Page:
My brother and I decided, this would be the year to do the Katy trail. We had both bought Vision recumbent bicycles in the fall of 1996 and had ridden them far enough to feel at home on them.
The Katy Trail is a linear park on the roadbed of the former Missouri-Kansas-Texas (MK&T) railroad.
The Katy runs from St. Charles, on the east side of Missouri, to Sedalia on the west. About 200 miles of well maintained limestone surfaced trail. I believe it could be ridden on almost any kind of bike, even skinny tired road bikes. Of course, most of the people we met were on mountain bikes.
I had ridden part of the trail on earlier occasions, all on the eastern end of the trail. This time I would start at Sedalia and ride the entire trail. This was in the spring of 1997 and the weather decided to make a wimp of me. All I can say is it rained, lots, and was cold to boot. That is probably why Darrell, (my brother) sitting next to the Clifton City sign looks unhappy. He said the water was running down the back of his neck.
It was so cold, the goose bumps on my legs were getting caught in the chain. I was wearing Lycra shorts. Darrell was smart enough to wear a pair of Levis. I sent my wife, (support driver and logistics) to find me a pair of sweat pants.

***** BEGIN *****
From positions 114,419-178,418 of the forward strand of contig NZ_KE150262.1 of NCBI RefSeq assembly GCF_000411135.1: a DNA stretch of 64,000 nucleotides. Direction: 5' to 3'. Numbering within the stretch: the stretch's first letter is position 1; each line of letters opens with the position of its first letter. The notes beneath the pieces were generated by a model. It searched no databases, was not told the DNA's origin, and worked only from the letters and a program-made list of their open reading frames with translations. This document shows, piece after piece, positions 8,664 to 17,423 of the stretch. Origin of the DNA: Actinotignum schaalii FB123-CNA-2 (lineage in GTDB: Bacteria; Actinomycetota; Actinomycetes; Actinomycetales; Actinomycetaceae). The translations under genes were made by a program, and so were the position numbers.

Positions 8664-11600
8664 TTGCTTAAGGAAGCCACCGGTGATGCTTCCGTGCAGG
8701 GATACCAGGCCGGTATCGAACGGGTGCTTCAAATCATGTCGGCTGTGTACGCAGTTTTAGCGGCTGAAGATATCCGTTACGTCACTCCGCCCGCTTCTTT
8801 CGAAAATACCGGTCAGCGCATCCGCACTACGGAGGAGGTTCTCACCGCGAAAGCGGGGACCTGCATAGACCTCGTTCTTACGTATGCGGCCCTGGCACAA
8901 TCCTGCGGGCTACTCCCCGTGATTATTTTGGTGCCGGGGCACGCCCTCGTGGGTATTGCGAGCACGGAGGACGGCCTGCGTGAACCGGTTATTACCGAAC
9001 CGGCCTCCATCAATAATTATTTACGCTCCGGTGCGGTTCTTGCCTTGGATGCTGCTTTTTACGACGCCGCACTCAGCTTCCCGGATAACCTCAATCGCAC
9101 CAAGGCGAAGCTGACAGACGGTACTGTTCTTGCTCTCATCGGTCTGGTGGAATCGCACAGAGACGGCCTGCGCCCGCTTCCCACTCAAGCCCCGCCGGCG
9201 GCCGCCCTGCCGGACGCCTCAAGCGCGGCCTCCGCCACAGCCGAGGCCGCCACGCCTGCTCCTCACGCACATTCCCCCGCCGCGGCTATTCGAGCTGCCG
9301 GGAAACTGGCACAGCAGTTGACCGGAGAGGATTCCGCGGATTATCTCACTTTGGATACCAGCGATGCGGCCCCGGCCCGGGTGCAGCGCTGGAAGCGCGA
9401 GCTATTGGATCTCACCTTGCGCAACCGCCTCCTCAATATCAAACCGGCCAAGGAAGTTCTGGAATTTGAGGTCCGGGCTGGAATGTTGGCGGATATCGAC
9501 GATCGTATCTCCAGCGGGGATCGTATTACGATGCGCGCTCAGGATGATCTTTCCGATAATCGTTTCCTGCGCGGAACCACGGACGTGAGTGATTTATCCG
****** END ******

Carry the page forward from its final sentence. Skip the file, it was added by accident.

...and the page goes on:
This is the trail as it passes through Pilot Grove, where we stopped for a soda from a sidewalk machine, and were inspected by the bystanders as if we were aliens or something. Recumbent bike riders get used to that after a while, or they quit riding recumbents. You can't get away from the attention. Luckily, most are just interested in the bikes and want to ask questions. The kids just say, "Cool bike mister". Two followed us from the soda machine, back across the street, through a parking lot and to the trail, asking questions the whole way. "Where ja get it? Are they expensive? How much do they cost? Are they hard to ride. Can I ride it?" These questions need translation, "Where can I get one? Can I talk Mom and Dad into buying me one? Are you going to let me ride it?" I always answer truthfully and explain as best I can, and no, he couldn't ride it. His feet wouldn't reach the pedals.
There was flooding in the area and at times both sides of the trail were lakes of water extending for miles. Between Sedalia and Booneville, we saw about five people, which says something about our intelligence. At the places the trail crossed a bridge, the volume of water (and sound) was truly awesome and just a little frightening. Hmm, I wonder what would happen if this bridge should wash away just as I am crossing it?
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